On Wed, 3 Jul 2002, Michael Everson wrote:
> At 11:48 +0100 2002-07-03, Anthony Stone wrote:
> >I should be very glad if someone could solve the mystery of what
> >Sanskrit and/or Tibetan characters correspond to the following Unicode
> >1883 MONGOLIAN LETTER ALI GALI UBADAMA
> >1884 MONGOLIAN LETTER ALI GALI INVERTED UBADAMA
> I suspect the Sanskrit word here is something like upadhama, which
> would be a word related to breathing.
> Michael Everson *** Everson Typography *** http://www.evertype.com
Wednesday, July 3, 2002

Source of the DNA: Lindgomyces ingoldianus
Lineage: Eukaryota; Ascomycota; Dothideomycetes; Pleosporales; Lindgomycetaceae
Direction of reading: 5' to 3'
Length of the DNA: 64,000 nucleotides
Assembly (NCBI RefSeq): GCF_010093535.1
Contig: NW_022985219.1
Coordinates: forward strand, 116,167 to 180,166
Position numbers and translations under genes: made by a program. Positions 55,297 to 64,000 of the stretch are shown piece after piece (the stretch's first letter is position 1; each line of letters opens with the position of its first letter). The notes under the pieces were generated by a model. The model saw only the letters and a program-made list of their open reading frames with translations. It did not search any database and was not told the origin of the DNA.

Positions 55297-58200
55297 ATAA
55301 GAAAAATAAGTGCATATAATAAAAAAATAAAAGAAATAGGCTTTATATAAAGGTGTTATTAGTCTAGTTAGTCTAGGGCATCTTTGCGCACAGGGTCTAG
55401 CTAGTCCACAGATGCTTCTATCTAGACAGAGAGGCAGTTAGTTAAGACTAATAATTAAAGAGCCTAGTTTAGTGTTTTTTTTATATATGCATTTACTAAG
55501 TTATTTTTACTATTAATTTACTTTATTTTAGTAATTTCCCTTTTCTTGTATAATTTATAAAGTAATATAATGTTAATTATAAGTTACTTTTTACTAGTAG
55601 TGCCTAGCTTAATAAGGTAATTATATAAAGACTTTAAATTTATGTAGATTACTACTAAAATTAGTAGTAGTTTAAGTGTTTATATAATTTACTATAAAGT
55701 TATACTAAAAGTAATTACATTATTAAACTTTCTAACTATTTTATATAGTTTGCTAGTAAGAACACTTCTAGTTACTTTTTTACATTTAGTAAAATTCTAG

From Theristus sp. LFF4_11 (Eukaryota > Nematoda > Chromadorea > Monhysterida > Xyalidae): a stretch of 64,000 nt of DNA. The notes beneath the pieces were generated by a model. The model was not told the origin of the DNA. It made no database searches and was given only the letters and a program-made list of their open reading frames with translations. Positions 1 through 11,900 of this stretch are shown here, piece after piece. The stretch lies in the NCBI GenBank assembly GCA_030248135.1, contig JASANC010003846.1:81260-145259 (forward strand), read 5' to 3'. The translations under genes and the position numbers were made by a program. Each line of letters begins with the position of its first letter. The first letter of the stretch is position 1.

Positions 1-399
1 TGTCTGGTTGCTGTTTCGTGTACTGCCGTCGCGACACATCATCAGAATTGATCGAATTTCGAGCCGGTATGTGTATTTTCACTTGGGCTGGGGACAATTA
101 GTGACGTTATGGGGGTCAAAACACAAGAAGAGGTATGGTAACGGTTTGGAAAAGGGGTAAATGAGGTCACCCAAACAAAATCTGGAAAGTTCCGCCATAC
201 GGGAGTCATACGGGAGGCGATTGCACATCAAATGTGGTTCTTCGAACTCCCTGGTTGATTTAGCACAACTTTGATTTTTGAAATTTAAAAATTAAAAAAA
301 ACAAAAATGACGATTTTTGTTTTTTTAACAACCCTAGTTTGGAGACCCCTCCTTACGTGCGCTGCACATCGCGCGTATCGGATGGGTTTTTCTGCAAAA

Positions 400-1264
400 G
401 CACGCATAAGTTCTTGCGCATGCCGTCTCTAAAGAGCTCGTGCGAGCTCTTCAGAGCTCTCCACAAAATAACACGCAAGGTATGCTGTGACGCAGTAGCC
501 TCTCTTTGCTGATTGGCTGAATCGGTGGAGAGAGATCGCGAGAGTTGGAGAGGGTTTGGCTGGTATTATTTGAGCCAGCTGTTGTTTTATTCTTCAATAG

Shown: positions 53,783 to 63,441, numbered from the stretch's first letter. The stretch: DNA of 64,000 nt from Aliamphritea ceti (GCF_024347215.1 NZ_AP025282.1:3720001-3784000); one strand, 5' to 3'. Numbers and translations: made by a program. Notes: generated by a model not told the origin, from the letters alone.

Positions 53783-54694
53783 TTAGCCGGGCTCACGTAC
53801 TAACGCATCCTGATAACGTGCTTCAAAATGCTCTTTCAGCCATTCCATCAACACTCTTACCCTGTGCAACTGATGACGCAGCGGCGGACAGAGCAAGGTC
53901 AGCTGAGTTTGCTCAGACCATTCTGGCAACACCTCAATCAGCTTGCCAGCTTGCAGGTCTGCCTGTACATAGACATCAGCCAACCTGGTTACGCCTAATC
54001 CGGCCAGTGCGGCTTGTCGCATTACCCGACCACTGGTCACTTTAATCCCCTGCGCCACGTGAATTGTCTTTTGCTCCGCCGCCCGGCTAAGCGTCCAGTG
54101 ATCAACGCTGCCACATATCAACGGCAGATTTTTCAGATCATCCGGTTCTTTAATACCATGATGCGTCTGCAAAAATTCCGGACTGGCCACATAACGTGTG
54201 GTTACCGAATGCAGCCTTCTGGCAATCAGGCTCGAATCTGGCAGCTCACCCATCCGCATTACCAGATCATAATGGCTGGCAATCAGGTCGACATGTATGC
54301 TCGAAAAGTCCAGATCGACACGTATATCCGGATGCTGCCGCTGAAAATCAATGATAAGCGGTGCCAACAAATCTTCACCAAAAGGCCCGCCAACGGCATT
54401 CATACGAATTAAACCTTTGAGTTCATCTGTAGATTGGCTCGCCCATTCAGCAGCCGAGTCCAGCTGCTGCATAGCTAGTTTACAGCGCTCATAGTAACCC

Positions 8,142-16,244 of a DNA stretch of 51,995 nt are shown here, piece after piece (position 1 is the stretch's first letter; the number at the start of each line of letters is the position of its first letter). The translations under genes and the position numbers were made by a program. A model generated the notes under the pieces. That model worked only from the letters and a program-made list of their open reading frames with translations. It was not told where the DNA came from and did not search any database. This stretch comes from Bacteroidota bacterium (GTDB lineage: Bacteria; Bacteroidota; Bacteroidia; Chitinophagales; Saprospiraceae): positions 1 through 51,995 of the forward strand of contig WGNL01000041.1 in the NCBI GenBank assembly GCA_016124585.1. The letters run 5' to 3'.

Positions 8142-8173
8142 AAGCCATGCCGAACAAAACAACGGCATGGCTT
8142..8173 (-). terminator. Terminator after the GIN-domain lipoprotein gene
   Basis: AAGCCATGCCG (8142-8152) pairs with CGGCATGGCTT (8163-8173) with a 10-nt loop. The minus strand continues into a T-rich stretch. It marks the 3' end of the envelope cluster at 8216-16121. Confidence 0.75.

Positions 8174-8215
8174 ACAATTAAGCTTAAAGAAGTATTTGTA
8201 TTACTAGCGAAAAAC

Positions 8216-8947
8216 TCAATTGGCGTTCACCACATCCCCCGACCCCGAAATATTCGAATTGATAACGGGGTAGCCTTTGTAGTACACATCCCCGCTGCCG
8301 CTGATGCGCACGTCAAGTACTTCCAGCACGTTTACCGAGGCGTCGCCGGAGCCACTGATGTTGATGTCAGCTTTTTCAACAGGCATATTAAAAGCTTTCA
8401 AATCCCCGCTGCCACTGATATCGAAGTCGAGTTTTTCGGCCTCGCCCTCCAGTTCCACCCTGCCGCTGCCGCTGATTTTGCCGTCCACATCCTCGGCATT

Michael, et al.,
In the ALA/LC romanization table for Sanskrit there is
"upadmaniya" (with a macron over the 'i' and second 'a'). It is romanized
as 'h' with "combining breve below" (U+032E) The original character
resembles adjacent close and open parentheses ")(" if rotated 90 degrees.
It seems not to be in Unicode 3.0 (Might it be in 3.2?) In ISCII (page
23) "Annes G Extended character set for Vedic" at G.16: "This is a
half-Visarga sound, and can come only before four consonants. Before 'ka'
[U+0915] and 'kha' [U+0916] it is called Jihvamuliya [macron over 'i' and
and first 'a'], while before pa [U+092A] and pha [U+092B] it is called
Upadhmaniya." I have no idea if it is the functional/phonetic equivalent
of either of (or both) the Mongolian characters mentioned.
Jim Agenbroad ( jage@LOC.gov )
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